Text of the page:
The number is eye-popping in the extreme.
In the three months between July 1 and September 30, Beto O'Rourke (D) raised $38.1 million for his challenge to Texas Sen. Ted Cruz (R). That's an absolutely staggering number for any candidate but especially so when you consider O'Rourke is a) not personally wealthy and has not dumped millions of his own cash into the race and b) he accepts no donations from political action committees. To put it into some context, Jeb(!) Bush raised $35.5 million in the entirety of his 2016 presidential campaign.
2016 Presidential election
Elections (by type)
Elections and campaigns
Government and public administration
Political donations and fundraising
Political Figures - US
Primaries and caucuses
US Democratic Party
US Federal elections
US political parties
US Presidential elections
US Senate elections
O'Rourke has now raised more than $61 million for his campaign, which began as something of a lark -- a little-known House member against the runner-up in the 2016 Republican presidential primary in a decidedly conservative state -- but has rapidly become significantly more competitive, according to a bevy of public polling.
In the immediate aftermath of O'Rourke's fundraising bombshell, there was a clamor -- especially among Democrats -- to draw big conclusions about What It All Means.
"The lesson for Democrats from @BetoORourke's massive fundraising number is that you don't need to compromise for corporate PAC and lobbyist money if your run an inspirational, inclusive, and authentic grassroots campaign," tweeted Dan Pfeiffer, a former communication director in the Obama White House. "The money is there for the right candidate and campaign."
Tweeted Caitlin Mitchell, the chief mobilization officer at the Democratic National Committee: "This is what building a genuine relationship with your small-dollar donors looks like: When they're bought in, the possibilities are endless."
All of these Big and Important conclusions about O'Rourke's fundraising leave out one sort-of important fact: He's not actually beating Cruz.
Cruz's lead in the Real Clear Politics polling average is now 7 points. Cruz has never trailed in any poll conducted in the race. And there's hasn't been a publicly released poll since early September that shows O'Rourke any closer than 5 points. Informed Democrats acknowledge that while O'Rourke closed to within mid-single digits of Cruz in the summer, that closing has ceased of late.
So. On the one hand, we have a candidate in O'Rourke who is going to raise more money than any non-self-funding Senate candidate (or incumbent) in history. On the other, he is a decided underdog to actually, you know, win.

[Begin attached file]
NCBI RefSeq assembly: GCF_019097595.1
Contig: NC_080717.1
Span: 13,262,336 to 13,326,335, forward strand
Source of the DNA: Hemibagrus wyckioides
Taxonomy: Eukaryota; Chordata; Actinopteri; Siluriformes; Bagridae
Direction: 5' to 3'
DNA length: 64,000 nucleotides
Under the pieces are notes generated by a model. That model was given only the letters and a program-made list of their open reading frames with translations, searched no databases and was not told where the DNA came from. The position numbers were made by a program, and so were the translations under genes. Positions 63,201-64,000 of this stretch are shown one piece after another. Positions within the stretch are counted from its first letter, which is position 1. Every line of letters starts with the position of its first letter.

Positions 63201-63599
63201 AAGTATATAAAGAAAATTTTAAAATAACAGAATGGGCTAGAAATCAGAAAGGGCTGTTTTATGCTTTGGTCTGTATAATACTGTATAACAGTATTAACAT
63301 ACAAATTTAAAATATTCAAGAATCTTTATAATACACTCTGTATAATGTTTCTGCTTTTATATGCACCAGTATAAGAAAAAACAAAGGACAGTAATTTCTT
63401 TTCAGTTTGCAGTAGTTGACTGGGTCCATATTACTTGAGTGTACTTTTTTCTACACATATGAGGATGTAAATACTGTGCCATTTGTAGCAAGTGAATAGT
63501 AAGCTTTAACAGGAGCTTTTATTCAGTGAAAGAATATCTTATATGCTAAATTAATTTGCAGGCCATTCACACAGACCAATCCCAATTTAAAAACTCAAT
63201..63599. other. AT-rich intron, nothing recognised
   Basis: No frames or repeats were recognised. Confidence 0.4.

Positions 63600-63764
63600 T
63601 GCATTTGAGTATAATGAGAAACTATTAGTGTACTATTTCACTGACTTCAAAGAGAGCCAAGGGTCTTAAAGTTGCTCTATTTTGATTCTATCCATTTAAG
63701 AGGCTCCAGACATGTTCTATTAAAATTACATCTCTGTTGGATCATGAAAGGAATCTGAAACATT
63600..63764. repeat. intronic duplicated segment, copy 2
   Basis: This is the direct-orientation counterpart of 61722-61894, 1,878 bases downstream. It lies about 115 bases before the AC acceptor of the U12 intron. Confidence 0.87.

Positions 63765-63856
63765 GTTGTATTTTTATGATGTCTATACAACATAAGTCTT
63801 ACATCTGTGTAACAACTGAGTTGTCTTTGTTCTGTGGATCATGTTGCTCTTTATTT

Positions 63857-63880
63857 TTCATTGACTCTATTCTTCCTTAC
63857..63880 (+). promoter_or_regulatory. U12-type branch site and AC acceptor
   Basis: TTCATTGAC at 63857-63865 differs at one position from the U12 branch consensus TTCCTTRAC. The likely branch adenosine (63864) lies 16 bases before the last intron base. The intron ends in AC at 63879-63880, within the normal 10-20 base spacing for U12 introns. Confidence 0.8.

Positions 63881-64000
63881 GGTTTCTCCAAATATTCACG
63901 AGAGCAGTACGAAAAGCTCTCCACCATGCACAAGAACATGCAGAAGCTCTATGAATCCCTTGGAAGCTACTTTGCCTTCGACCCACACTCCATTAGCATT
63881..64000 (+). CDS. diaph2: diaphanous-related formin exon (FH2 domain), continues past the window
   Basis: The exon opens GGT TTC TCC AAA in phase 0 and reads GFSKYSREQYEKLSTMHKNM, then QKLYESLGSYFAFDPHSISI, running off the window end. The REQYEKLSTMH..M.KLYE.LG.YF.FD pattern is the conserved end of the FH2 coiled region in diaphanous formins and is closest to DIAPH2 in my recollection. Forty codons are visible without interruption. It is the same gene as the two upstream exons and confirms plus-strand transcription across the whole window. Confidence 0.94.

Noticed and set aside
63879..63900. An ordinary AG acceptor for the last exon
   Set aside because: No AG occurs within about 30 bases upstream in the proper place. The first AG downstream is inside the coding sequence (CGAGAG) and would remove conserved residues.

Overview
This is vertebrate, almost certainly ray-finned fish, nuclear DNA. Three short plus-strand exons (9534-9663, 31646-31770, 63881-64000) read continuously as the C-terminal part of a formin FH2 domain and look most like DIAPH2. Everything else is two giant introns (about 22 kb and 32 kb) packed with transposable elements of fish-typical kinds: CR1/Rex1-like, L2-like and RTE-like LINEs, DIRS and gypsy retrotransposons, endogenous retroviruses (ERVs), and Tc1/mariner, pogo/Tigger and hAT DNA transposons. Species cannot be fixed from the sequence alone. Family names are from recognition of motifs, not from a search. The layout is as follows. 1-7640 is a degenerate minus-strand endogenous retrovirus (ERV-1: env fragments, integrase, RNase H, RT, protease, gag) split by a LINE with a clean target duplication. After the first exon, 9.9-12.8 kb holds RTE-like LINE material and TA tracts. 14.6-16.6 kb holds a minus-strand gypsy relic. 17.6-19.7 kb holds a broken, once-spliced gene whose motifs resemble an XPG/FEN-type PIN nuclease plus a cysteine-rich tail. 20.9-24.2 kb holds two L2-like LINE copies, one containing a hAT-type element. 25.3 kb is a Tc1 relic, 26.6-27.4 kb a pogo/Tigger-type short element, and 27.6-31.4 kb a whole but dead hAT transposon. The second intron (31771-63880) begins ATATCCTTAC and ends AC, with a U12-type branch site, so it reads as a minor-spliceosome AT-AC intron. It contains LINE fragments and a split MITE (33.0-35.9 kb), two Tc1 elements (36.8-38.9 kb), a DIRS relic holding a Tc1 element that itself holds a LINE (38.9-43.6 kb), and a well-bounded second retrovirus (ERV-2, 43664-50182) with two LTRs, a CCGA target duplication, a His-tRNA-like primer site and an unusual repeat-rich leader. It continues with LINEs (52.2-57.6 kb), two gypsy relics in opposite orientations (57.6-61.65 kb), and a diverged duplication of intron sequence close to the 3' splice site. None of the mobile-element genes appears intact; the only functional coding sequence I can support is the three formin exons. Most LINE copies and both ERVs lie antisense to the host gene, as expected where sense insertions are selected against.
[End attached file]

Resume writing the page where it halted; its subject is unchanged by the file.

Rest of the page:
The most obvious conclusion is that fundraising ≠ success -- at least not always. And that idea isn't exactly new. All you need to do is look back at the 2016 Republican primary-- where Trump spent among the least of any of the candidates -- for evidence of that fact.
O'Rourke is running for Senate in a state that hasn't had a Democratic Senator since Lloyd Bentsen in the early 1990s. In a state in which every statewide elected official is a Republican. In a state where no Democrat has won a statewide race since 1994. In a state where Jimmy Carter is the last Democratic presidential candidate to win.
None of that changes the remarkable accomplishment of raising $38 million in one three-month period. But it does put something of a damper on the idea that O'Rourke is the future of the Democratic Party. Typically, losing Senate candidates -- which is what, at least as of today, O'Rourke looks like -- don't wind up as the "future face" of any party. (For more on the O'Rourke boom -- and the resultant fatigue -- make sure to read this from Politico's Jack Shafer.)
While an O'Rourke loss -- even a very well-funded one -- would be bad news for the narrative of O'Rourke as the next Barack Obama, it wouldn't be without lessons for Democrats.
The big one is that an attractive and charismatic candidate can generate lots and lots of grassroots excitement, and money. The second lesson is that a candidate with a message that resounds with people not only in his or her state but outside of it as well can raise tons of money. Third, authenticity -- or at least the appearance of authenticity -- matters. O'Rourke's appeal is rooted in the sense that he is just a normal guy trying to be as honest and upfront about this country and his plans for it.
The things about all of those lessons is that we already know them. Likeable candidates with messages that resonate and who are perceived to be authentic by voters can raise a lot of money? No kidding! Also, the sun rises in the east and sets in the west! And the New England Patriots are probably going to win the AFC East this year!
Fundraising matters but it doesn't win a race for you -- particularly in a state as tilted toward Republicans as Texas. And candidates who are good-looking, candid and great communicators tend to create excitement for their candidacies. And that excitement begets fundraising dollars. Lots and lots of fundraising dollars. But we already knew that.
O'Rourke's fundraising is, without question, hugely impressive. it just might not be all that predictive or revealing of, well, much of anything.
- What does Beto O'Rourke's $38 million fundraising haul actually tell us?
- 5 things Beto O'Rourke's eye-popping fundraising reveals
- Beto O'Rourke smashes record, raises $38.1 million in three months
- Beto O'Rourke has spent $5 million on Facebook ads
- Beto O'Rourke: From rock guitarist to congressman
- Where Beto O'Rourke's contribution bonanza came from
- The real lesson of Beto O'Rourke's run
- Beto O'Rourke lands big Obama fundraiser -- but many elite donors are playing the field in 2020
- Rafael (Ted) Cruz justifies mocking Robert (Beto) O'Rourke's name
- Beto O'Rourke: Border separations on all of us